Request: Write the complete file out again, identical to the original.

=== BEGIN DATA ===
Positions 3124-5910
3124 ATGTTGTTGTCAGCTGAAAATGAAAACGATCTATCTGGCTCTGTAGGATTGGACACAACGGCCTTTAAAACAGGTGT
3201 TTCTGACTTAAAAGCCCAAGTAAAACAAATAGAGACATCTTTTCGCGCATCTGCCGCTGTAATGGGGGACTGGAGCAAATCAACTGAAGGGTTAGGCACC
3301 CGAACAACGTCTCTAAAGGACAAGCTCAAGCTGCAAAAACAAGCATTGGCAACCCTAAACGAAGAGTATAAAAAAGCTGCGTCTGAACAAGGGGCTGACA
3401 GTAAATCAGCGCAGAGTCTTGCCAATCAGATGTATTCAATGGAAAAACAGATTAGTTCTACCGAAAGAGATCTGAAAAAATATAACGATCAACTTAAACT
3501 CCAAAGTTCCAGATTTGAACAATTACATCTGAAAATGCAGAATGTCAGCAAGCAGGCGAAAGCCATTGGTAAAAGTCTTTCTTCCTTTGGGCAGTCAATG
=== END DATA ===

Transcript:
Positions 3124-5910
3124 ATGTTGTTGTCAGCTGAAAATGAAAACGATCTATCTGGCTCTGTAGGATTGGACACAACGGCCTTTAAAACAGGTGT
3201 TTCTGACTTAAAAGCCCAAGTAAAACAAATAGAGACATCTTTTCGCGCATCTGCCGCTGTAATGGGGGACTGGAGCAAATCAACTGAAGGGTTAGGCACC
3301 CGAACAACGTCTCTAAAGGACAAGCTCAAGCTGCAAAAACAAGCATTGGCAACCCTAAACGAAGAGTATAAAAAAGCTGCGTCTGAACAAGGGGCTGACA
3401 GTAAATCAGCGCAGAGTCTTGCCAATCAGATGTATTCAATGGAAAAACAGATTAGTTCTACCGAAAGAGATCTGAAAAAATATAACGATCAACTTAAACT
3501 CCAAAGTTCCAGATTTGAACAATTACATCTGAAAATGCAGAATGTCAGCAAGCAGGCGAAAGCCATTGGTAAAAGTCTTTCTTCCTTTGGGCAGTCAATG